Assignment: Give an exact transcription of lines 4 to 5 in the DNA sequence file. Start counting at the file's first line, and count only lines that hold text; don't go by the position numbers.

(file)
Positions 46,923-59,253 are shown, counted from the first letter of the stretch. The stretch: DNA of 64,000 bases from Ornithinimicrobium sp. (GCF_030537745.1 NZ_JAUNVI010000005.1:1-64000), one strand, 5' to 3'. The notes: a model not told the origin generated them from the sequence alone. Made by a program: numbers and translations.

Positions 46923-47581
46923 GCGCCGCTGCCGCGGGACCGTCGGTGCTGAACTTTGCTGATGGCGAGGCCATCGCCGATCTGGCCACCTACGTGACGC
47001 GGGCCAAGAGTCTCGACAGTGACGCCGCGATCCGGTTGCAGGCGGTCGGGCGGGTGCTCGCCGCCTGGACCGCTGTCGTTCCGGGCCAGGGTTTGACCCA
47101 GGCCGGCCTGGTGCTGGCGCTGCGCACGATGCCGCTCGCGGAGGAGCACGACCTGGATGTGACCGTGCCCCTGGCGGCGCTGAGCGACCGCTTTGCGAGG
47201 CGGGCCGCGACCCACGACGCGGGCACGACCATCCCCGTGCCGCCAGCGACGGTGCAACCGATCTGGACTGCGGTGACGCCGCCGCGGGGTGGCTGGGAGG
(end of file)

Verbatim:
47001 GGGCCAAGAGTCTCGACAGTGACGCCGCGATCCGGTTGCAGGCGGTCGGGCGGGTGCTCGCCGCCTGGACCGCTGTCGTTCCGGGCCAGGGTTTGACCCA
47101 GGCCGGCCTGGTGCTGGCGCTGCGCACGATGCCGCTCGCGGAGGAGCACGACCTGGATGTGACCGTGCCCCTGGCGGCGCTGAGCGACCGCTTTGCGAGG